In Madrid: Collective Geopoetics Screening and Artists’ Talk


Sala Azcona, Cineteca Madrid, Spain

This unique screening and artist talk with Contra la Raza [Against Race] Curator and MACBA Director Elvira Dyangani Ose, Sally Fenaux Barleycorn and Heidi Ramírez, moderated by photographer and professor Rubén H. Bermúdez, highlights Spain-based artist collectives through the works of these two artists. Departing from historian Paul Gilroy’s quest to dismantle racialising and marginalising politics, the Contra la Raza [Against Race] project proposes a poetics for an emerging egalitarianism as a catalyst for holistic cosmopolitan democracy.

Kazimir, Heidi Ramírez, Spain, 2018, 1’, DCP

‘I like to talk about my feelings. And —sometimes— I feel like art. Not exactly like “a beautiful masterpie- ce that needs to be exposed bla bla” more like this smallest meaning of art, the embryonic part, almost monstrous, almost indescribable, larval, without form, full of possibilities.’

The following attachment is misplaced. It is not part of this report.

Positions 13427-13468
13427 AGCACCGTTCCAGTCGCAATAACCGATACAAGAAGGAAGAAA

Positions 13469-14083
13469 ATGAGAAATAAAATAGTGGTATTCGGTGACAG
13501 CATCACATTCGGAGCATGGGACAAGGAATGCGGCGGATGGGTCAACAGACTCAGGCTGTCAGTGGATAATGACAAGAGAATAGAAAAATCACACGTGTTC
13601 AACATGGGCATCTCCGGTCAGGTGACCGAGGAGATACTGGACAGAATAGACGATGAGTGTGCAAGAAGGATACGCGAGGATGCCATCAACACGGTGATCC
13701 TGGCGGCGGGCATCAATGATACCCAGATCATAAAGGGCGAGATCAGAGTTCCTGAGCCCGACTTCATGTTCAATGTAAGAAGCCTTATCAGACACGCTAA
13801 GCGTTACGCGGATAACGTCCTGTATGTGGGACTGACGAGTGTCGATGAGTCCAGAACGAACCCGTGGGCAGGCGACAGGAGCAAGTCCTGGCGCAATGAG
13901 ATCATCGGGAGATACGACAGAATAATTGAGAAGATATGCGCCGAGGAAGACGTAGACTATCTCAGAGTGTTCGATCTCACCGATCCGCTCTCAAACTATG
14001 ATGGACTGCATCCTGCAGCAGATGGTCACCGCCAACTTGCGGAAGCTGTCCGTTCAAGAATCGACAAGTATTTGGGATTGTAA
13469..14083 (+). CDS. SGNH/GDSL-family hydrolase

Negra, Heidi Ramírez, Spain, 2019, 3’, DCP

Negra has a clear message: Black people are black. We are fed up with euphemisms / labels that hide our skin color, our identity, our history.

Unburied [Insepulto], Sally Fenaux Barleycorn, Spain, 2019, 6’, DCP

The sunrises looking at the sea are now bathed in the blood of bodies unburied in the waters. Migrant’s hopes and dreams drowned. The Mediterranean Sea no longer sounds of waves crashing against the coast, but of cries of despair asking for help.

This live programme accompanies the project Contra la Raza [Against Race] at Matadero Madrid 3 June - 28 November 2021, originally part of the framework of PHotoESPAÑA 2021 proposed by Guest Curator Elvira Dyangani Ose. This multidisciplinary initiative incorporates a video-based installation and live programme appealing to our collective consciousness to advocate for the establishment of a new planetary humanism.


We use cookies to remember if you logged in or if you’ve interacted with the newsletter subscription form.
Pages that have embedded media such as YouTube videos or Spotify playlists require third party cookies to function.